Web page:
MedicalResearch: What is the background for this study? What are the main findings?
Dr. Brash: We wanted to know whether the origin of melanoma differed from other cancers because of the melanin. It has long been known that blondes and redheads are sensitive to sunlight, but the prevailing view was that this was because their skin is light. But there are light-skinned, dark-haired people in countries near the equator and they don’t have the high skin cancer incidence seen in Australia. Several labs, including ours, had irradiated cells or mice with UV and found more cell death in cells containing melanin than cells lacking melanin. In the last couple of years, two papers have focused attention on the issue; one study found that irradiating mice with UVA only gave melanomas if the skin contained melanin and the other study found that mice genetically predisposed to UV-induced melanoma developed melanomas even without UV if they also had red melanin.
The most important findings are:
First, our skin continues to be damaged by sunlight even when we’re out of the sun.
Second, the melanin pigment in your skin is bad for you as well as good: it may be carcinogenic as well as protective.
Third, the chemistry underlying these events, chemical excitation of electrons, has not been seen in mammals before.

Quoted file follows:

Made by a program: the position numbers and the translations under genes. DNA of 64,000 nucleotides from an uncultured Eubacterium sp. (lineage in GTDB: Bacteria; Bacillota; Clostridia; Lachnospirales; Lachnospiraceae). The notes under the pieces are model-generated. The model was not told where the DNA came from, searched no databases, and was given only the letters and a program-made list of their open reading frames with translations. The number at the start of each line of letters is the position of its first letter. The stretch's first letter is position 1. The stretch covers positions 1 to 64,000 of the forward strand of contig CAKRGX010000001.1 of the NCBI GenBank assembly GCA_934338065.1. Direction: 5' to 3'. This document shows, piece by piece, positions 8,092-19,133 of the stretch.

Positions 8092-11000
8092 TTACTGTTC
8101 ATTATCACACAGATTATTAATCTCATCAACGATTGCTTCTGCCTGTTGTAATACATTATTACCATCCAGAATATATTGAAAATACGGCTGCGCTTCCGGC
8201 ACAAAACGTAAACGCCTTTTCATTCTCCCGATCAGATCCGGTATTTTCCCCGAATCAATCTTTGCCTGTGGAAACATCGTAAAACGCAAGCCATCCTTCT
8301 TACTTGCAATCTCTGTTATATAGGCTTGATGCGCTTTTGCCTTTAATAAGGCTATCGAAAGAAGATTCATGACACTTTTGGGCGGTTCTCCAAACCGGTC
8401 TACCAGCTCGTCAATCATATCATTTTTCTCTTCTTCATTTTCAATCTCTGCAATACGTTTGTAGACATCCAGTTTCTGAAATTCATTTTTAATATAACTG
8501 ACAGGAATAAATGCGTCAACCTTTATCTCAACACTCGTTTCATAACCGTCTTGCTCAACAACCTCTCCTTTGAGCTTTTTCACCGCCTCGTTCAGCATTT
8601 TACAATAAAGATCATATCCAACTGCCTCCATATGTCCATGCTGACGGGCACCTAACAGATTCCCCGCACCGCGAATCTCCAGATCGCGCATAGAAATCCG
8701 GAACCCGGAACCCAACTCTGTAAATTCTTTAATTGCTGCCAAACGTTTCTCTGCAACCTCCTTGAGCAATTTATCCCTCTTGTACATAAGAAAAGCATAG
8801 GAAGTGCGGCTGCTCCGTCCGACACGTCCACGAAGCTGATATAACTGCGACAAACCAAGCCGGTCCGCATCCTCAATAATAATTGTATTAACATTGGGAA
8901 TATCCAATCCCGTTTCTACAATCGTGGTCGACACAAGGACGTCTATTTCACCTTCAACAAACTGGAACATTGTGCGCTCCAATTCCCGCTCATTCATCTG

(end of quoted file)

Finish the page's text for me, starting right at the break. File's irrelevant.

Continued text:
MedicalResearch: What should clinicians and patients take away from your report?
Dr. Brash: These findings don’t change how we should regulate our sun exposure. I tell people to enjoy the sun but just don’t lie on the beach between 10 and 2, and wear a hat. Sunscreens are useful, too, so long as they block both UVB and UVA. The same rules apply to skiing. After some further research, we should be able to add a new habit: putting on an after-sun cream as soon as we leave the beach.
MedicalResearch: What recommendations do you have for future research as a result of this study?
Dr. Brash: We’re designing studies to identify chemicals that might make a new “after-sun sunscreen”. We are also investigating whether the unusual chemistry of exciting electrons underlies other diseases.
Douglas E. Brash et al. Chemiexcitation of melanin derivatives induces DNA photoproducts long after UV exposure. Science, February 2015 DOI: 10.1126/science.1256022
MedicalResearch.com Interview with: Douglas E. Brash, PhD (2015). Skin Damaged by Sunlight Even When Out of the Sun